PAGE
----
30 March 2010

Is it safe to eat raw eggs?

Mayonnaise, Caesar salad, chocolate mousse – some of our best loved recipes call for uncooked eggs. But, with its susceptibility to bacteria, is it wise to eat raw eggs?

Many traditional recipes call for uncooked eggs - just think of mayonnaise, Caesar salad, chocolate mousse, spaghetti carbonara, eggnog, and the simple pleasure of dunking toast in soft-boiled eggs. However, we also know that raw foods can be very susceptible to harmful bacteria, so, is it wise at all to eat raw eggs?

Simply put, raw eggs can carry salmonella, bacteria that can cause serious food poisoning, even death. The World Health Organisation (WHO) cites infected eggs as contributing to 40% of reported food poisoning cases in Europe.

The Food and Drug Administration is pretty clear on the matter, telling people eggs should be fully cooked until both the yolks and the whites are firm. They tell people not to eat or even taste any foods that may contain raw or undercooked eggs.

 To be fair, however, any raw food can be contaminated. After all, salmonella is what triggered the massive peanut butter recall in the US last year.

Very young, elderly and pregnant people

Of course the risks are highest among the very young, the very elderly, and people who are pregnant or have a compromised immune system, says Catherine Donnelly, a professor and expert on the microbiology of food safety at the University of Vermont. Healthy adults may get sick from salmonella, but Donnelly says they are unlikely to die.

Still, not dying is a pretty low bar to set for dinner. Is it worth it?

Charles Reeves, chef and owner of Penny Cluse Café, a restaurant in Burlington, Vermont, known for its from-scratch breakfasts and lunches, certainly thinks so.

"You can't own a restaurant and call yourself a chef if you're using mayonnaise out of a bottle," he says. "It's just too easy to make it better yourself."

In Reeves' kitchen, the ubiquitous dressing (made with raw yolks and sometimes the whites) is prepared daily and used on numerous sandwiches. Raw eggs also show up in the base for several other dressings and sauces.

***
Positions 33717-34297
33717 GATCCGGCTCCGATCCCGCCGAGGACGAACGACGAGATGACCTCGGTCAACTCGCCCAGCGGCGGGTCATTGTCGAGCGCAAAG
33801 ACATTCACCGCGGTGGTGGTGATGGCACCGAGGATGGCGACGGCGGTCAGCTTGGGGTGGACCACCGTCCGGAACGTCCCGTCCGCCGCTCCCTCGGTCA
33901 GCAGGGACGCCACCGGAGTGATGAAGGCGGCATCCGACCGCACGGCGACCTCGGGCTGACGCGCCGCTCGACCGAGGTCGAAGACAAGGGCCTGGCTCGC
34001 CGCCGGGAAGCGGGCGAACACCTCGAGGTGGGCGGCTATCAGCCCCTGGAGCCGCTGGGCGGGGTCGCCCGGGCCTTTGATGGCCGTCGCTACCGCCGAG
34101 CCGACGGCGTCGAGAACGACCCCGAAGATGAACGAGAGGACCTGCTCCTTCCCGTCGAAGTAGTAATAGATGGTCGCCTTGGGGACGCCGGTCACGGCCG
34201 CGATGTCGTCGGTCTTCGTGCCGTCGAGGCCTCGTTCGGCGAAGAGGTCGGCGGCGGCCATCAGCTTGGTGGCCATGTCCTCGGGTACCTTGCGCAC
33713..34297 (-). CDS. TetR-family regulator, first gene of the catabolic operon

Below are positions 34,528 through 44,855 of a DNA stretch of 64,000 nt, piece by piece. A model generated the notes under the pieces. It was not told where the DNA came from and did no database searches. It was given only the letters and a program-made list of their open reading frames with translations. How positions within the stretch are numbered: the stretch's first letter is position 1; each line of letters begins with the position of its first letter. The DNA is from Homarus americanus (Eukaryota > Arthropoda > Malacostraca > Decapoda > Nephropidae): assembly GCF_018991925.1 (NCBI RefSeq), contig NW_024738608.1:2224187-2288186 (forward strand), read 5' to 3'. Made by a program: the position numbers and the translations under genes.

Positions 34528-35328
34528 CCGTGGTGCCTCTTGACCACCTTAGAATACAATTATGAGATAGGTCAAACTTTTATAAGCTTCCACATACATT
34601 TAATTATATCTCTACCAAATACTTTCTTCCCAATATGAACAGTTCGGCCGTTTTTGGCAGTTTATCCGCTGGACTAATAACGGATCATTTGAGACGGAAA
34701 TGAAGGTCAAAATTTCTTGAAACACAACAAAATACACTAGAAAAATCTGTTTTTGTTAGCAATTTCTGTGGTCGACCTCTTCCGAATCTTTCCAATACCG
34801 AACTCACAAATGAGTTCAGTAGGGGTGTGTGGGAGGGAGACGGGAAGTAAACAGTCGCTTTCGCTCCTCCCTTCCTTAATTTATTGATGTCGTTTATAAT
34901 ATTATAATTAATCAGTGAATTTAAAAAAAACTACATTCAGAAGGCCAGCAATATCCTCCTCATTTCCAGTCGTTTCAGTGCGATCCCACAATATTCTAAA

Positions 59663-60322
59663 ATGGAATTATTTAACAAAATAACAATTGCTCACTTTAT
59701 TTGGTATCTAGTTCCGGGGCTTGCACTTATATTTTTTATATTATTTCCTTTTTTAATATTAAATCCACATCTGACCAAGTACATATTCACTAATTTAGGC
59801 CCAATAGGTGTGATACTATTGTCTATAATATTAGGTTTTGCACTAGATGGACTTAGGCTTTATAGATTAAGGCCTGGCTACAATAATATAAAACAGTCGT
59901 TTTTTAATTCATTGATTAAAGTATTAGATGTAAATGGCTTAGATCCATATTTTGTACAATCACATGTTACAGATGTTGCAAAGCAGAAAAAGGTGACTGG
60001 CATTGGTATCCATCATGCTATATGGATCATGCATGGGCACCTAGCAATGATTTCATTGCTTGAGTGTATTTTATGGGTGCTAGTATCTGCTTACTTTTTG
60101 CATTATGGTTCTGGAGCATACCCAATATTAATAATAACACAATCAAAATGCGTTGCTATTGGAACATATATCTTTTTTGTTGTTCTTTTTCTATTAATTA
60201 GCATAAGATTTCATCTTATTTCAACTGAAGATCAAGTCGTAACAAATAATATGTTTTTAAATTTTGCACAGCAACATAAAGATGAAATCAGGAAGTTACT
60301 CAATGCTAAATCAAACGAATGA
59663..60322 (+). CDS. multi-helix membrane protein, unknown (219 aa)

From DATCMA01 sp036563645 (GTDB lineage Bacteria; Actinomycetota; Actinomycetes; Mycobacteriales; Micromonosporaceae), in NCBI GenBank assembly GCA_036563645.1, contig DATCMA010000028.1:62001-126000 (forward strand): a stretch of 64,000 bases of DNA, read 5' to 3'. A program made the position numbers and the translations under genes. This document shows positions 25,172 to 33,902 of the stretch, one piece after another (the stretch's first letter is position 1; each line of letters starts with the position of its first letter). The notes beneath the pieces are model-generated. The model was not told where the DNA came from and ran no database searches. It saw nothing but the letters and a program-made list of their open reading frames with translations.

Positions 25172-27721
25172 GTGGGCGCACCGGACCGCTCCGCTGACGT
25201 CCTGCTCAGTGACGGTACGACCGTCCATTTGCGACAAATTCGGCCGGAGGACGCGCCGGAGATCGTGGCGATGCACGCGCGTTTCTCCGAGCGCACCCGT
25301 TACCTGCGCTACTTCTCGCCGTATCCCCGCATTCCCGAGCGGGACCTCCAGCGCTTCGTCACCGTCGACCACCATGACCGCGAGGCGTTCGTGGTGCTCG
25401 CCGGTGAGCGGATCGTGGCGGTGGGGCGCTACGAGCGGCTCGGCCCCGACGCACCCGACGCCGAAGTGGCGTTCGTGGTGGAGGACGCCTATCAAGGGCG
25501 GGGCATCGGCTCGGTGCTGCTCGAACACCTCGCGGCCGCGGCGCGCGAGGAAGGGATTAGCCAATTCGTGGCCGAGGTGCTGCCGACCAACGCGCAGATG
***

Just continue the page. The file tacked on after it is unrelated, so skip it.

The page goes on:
Farm fresh not always bacteria free

Although his customers' safety is a primary concern, Reeves does not think twice about using raw eggs, including serving them over easy and sunny side up.

"You just always have to use absolutely fresh eggs that come from a reputable source," he says.

But Todd Pritchard, a food scientist at the University of Vermont, says farm fresh does not necessarily mean bacteria free.

"Bacteria are blind," he says. "They don't see whether the eggs come from a local farmer or are free-range or organic."

Much depends on how the eggs and chickens have been handled, says Pritchard. An unhealthy chicken can have salmonella in its reproductive tract and the bacteria can end up on the shell or even inside the egg.

Luckily, says Donnelly, the egg industry got serious during the 1990s about salmonella.


Working closely with federal agriculture officials, major egg producers removed salmonella-infected hens from the laying population. Meanwhile, probiotics (healthy bacteria) were added to the feed to help make chickens more resistant to salmonella.

Still, Pritchard says an egg also can be contaminated by an external source on a farm or during the handling and shipping, including during storage or preparation at a restaurant.

According to the American Egg Board, the risk of an egg being contaminated with salmonella is only around 1 in 20 000. At this rate, an average consumer would encounter a contaminated egg once in 84 years.

Healthy immune system

Pritchard says that for an individual, assessing the risks of consuming raw eggs is not so cut and dry. While it is true that the likelihood of being sickened by an egg is low, it does matter, he points out, if you are the one who gets sick.

"It really all depends," says Pritchard, "on the immune status of the individual and the source of the egg."

So what's an egg eater to do?

For adult home cooks in good health, the minute risk of being sickened may be worth the joy of soft boiled eggs or homemade mayo. Ditto when dining out.

Pasteurised eggs

Still not so sure?  Why not try pasteurised eggs?

Since 2008 South Africans have been able to buy pasteurised, whole shell eggs, branded as "Safe Eggs" from retail outlets.

These eggs are pasteurised by means of microwave technology that was developed by researchers from the Council for Scientific and Industrial Research (CSIR) in South Africa, in collaboration with the SA company Safe Eggs.

(Sources: AP and Health24)

(Compiled by Birgit Ottermann, Health24, March 2010)

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